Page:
Walt Whitman comes to mind when I think of Guys We Love. On May 31, America celebrated the 191st anniversary of his birth. On another birthday, my son Christopher’s, I took the occasion to introduce him to the Bard:
The magical thing about poets and poems is that they come into our lives at just the moment we need them most. The reason, of course, is that poets – the good and enduring ones – write out of the same joy & heartache, fear & triumph, and awe & existential angst that all humans enjoy and endure. Their words reach across the centuries and appear on the page patiently waiting to be read, waiting to be discovered to help us locate ourselves in the world.
On the eve of your 21st birthday, I want to tell you about Walt Whitman, who – writing in his 36th year – might curiously speak to you, a young man on the threshold of manhood a century and a half later.
Whitman published his first collection of poems, Leaves of Grass, in 1855. It its founding poem, "Song of Myself", he wrote to hail and challenge his young country, but mostly he wrote to praise the perfection of nature and the divinity in us all. With his free verse, Whitman revolutionized poetry by rejecting those stuffy Brits, flinging their poetic tradition overboard, favoring his own rhythm.
But—and here's where you come in—Whitman did more than invent a new poetic form: he invented himself. It's a really neat story:
After fits and starts at a “mulligan stew of jobs” – carpenter, teacher, printer, journalist – Whitman was debating still more career choices when he read an essay by Ralph Waldo Emerson calling for a new kind of poet for America. Whitman decided to become that very poet, and soon afterward wrote and self-published Leaves of Grass. Of that time he said, "I was simmering, simmering, simmering, and Emerson brought me to a boil."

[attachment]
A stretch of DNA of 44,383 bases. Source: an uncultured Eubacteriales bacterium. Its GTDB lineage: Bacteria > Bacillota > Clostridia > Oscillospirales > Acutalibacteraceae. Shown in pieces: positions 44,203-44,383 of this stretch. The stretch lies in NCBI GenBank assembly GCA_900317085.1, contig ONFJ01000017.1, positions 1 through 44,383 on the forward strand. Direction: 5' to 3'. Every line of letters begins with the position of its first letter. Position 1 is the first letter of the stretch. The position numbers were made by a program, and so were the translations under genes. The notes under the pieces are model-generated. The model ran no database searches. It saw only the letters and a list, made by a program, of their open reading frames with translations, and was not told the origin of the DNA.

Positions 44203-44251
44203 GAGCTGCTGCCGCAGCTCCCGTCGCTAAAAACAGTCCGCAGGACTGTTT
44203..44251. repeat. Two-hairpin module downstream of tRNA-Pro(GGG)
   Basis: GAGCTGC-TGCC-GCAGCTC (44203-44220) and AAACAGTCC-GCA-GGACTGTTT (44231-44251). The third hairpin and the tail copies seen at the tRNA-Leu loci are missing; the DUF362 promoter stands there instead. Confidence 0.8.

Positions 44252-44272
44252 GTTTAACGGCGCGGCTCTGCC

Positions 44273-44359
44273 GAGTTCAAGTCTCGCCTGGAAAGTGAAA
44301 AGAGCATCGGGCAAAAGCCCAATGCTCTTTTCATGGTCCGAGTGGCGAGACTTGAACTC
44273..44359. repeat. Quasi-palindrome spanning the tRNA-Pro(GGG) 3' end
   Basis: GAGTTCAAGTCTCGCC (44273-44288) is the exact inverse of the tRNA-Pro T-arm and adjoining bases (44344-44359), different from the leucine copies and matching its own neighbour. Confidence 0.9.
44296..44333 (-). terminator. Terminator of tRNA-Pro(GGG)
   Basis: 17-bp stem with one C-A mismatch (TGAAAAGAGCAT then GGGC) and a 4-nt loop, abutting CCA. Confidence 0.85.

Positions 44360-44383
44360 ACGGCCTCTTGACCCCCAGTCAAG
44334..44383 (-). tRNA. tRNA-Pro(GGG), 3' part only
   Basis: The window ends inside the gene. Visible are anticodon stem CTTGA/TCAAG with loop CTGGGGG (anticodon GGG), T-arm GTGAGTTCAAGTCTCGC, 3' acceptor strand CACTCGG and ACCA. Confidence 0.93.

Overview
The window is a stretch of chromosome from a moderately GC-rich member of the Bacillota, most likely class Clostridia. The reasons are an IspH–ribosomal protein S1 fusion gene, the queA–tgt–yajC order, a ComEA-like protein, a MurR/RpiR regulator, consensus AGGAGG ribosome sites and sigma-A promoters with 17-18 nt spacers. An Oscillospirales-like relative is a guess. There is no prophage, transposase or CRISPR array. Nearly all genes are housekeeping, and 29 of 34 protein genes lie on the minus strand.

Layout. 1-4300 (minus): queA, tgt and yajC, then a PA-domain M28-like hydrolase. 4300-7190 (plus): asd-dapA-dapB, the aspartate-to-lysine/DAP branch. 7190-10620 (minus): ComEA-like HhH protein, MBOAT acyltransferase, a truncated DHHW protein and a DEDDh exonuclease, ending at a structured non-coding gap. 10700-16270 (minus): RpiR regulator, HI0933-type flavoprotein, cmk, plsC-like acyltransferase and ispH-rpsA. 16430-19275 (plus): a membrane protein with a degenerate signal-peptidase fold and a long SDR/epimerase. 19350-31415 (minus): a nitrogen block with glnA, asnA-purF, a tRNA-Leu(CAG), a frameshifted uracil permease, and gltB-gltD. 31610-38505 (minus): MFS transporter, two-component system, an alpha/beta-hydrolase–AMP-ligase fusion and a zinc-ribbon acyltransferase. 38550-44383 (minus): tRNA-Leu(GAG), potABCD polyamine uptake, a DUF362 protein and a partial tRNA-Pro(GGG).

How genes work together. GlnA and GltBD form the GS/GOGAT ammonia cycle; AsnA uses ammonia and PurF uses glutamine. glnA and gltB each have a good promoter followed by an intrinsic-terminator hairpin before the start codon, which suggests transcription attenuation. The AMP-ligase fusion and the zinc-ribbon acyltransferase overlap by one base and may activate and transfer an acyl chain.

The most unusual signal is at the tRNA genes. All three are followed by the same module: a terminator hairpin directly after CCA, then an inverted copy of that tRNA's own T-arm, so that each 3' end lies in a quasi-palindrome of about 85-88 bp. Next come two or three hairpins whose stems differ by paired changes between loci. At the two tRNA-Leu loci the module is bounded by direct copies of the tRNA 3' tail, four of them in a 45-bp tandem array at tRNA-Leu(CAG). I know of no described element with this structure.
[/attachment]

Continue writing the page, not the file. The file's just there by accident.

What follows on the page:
Not content to wait for an audience to find him, Whitman declared himself to be “America’s bard”, and wrote and published three glowing reviews (all unsigned) of Leaves. Then he inaugurated a tradition followed by every author since: he sent copies of his book to the literary establishment. Most notably, Whitman sent Leaves to Emerson, who responded by writing Whitman a letter for the ages—the best letter a writer has ever received—in which Emerson said, "I greet you at the beginning of a great career, which yet must have had a long foreground somewhere, for such a start."
Whitman took that letter and invented what we know of today as the Book Blurb. He reprinted Emerson's letter on the back cover of the second edition of Leaves.
All this, my darling son, is to say that you, too, can invent yourself. You, too, can create a life that will nourish your soul and that will bring you into harmony with the rest of creation—even if, especially if, it takes some "simmering."
As you continue your studies, think of them as your "foreground"—preparation for your life choices. And along the way, remember to do as Whitman modeled: "I loafe and invite my soul."
The following passage from Whitman’s preface to Leaves contains most of what your Dad ad I ever wished of and for you on your birth-day—and always.
From Whitman’s preface to Leaves of Grass:
“This is what you shall do: Love the earth and sun and the animals, despise riches, give alms to everyone that asks, stand up for the stupid and crazy, devote your income and labor to others, hate tyrants, argue not concerning God, have patience and indulgence toward the people, take off your hat to nothing known or unknown or to any man or number of men, go freely with powerful uneducated persons and with the young and with the mothers of families, read these leaves in the open air every season of every year of your life, re-examine all you have been told at school or church or in any book, dismiss whatever insults your own soul, and your very flesh shall be a great poem and have the richest fluency not only in its words but in the silent lines of its lips and face and between the lashes of your eyes and in every motion and joint of your body.”
Kitty Bayh lives on the Eastern Shore with her husband, Birch, working as an editor, writer, teacher of poetry, and church volunteer. Besides Walt Whitman, she most loves the poetry of Emily Dickinson, Rilke, Mary Oliver and the Bible.